Then we come to "Inherent Opprobrium," which without any doubts is the single most boring track of 2012. I have said before that Funeral Doom is not my favorite genre, but I do appreciate enough of the the genre's best practitioners to know tedium when I hear it: "Inherent Opprobrium" tedium incarnate. At a soul-siphoning fifteen minutes and fourteen seconds, it goes absolutely nowhere. Really. The song is spends it's entire run time building up to something, but doesn't bother with any pay-off: no symphony of tortured voices, or cacophony of death knells. No final tortured screams or sudden bursts of Death Metal aggression. It just meanders between riffs and sections, and by the time we reach the ten minute point, the horrifying realization that the song isn't over hits like a sledgehammer to your skull... which might be a preferable outcome to actually finishing the song. Perhaps this is the point of "Inherent Opprobrium," and Netherwards in general: to be punishing and unforgiving in it's boredom. If I had even the slightest inclination that Netherwards was boring and lifeless on purpose, I might be kinder to the album.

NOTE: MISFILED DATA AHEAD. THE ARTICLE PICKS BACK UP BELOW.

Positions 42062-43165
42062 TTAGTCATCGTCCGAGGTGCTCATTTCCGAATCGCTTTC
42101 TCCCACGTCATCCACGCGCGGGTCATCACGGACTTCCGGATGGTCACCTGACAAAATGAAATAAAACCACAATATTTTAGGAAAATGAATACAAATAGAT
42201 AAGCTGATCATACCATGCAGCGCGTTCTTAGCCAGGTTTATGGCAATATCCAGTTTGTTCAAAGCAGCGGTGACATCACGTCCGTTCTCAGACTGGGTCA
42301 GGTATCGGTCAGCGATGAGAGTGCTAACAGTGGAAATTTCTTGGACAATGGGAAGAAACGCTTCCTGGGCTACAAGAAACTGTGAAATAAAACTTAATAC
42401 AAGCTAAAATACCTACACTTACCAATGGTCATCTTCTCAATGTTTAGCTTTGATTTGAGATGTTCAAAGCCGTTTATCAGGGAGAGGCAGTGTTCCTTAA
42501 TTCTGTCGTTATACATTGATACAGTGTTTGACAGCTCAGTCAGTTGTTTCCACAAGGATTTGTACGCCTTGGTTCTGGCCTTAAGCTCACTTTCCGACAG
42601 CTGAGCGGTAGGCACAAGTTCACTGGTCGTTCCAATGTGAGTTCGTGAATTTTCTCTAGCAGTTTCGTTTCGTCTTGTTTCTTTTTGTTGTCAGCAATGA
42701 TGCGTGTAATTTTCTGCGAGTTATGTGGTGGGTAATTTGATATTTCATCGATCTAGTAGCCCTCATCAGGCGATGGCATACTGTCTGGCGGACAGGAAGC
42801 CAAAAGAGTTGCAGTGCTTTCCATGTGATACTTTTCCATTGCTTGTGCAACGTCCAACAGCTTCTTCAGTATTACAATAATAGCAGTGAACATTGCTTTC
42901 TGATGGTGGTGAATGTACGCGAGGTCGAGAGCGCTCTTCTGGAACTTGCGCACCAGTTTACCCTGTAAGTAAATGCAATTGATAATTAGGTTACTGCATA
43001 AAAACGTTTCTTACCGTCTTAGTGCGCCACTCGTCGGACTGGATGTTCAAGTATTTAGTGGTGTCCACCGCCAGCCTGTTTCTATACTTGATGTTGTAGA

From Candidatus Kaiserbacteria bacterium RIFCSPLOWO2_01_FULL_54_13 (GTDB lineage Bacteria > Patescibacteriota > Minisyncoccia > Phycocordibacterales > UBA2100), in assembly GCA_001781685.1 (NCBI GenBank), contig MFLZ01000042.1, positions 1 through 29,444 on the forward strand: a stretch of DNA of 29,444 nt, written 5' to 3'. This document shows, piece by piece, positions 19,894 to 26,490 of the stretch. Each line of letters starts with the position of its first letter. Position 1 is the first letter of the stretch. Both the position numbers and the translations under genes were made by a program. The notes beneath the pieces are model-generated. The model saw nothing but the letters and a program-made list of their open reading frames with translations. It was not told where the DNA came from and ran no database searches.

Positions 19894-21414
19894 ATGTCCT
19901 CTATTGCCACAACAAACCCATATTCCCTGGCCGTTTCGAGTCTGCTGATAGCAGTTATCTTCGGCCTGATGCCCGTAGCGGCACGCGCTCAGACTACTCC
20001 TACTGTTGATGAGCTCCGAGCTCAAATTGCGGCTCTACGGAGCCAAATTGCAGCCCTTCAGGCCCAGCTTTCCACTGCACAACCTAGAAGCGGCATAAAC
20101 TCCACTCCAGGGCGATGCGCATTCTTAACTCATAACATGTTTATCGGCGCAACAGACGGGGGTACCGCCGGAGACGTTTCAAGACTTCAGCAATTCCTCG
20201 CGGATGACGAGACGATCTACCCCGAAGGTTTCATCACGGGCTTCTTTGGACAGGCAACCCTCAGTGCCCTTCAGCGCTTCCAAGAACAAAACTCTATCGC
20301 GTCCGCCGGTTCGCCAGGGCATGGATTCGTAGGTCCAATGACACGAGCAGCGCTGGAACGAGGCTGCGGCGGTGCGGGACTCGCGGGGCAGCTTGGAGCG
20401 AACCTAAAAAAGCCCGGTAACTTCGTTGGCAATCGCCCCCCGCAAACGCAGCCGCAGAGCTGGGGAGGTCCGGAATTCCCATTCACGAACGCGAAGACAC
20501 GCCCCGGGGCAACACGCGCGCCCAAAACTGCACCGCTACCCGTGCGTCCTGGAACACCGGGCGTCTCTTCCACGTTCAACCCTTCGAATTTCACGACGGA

No, what we have here instead in flavor of the month genre pandering at it's apex: the story of Death Metal in 2012. Netherwards has all the disparate elements that bring together the various aspects of music in the modern-age: all the Old-School credibility one could ask for, with the lovely cover-art and clearly displayed Old-School influences without any of the timeless aspects that made those classics so wonderful to begin with. Netherwards is an album designed specifically to sell lots of copies the moment it is released and generate lots of hype, but within two years be a completely forgotten piece of "oh yeah, I remember that album" trivia. This is not art: it's a product, tricking listeners into thinking it's more than the sum of it's parts by playing up how "true" it is. But by "true" what they mean is "genre re-hash money generator."
Now, I am not saying that the band Anhedonist themselves are in it for the money: this is Death Metal after all, and there is a good chance that Netherwards is not making the band a single dime because of how brutal label contracts can be. And I have no doubts that Anhedonist are making music they want to make because it's what they like and are passionate about: no doubt the guys in Anhedonist care about their music, because making Extreme Music of any kind is a labor of passion. I also have no doubts that there are a lot of people who genuinely like this album(in fact, I know for a fact their are). My point is that in today's modern scene, an album like Netherwards is the Death Metal equivalent of a movie like Transformers 2 or Avatar: digestible, simplistic, bland product that has all the parts of the real thing, designed to appeal to the masses, at the expense of more creative, inventive and challenging art that encompasses everything great about the medium. Before 2005, an album like Netherwards would have been totally ignored. Now, this is the Savior of the genre I love... apparently.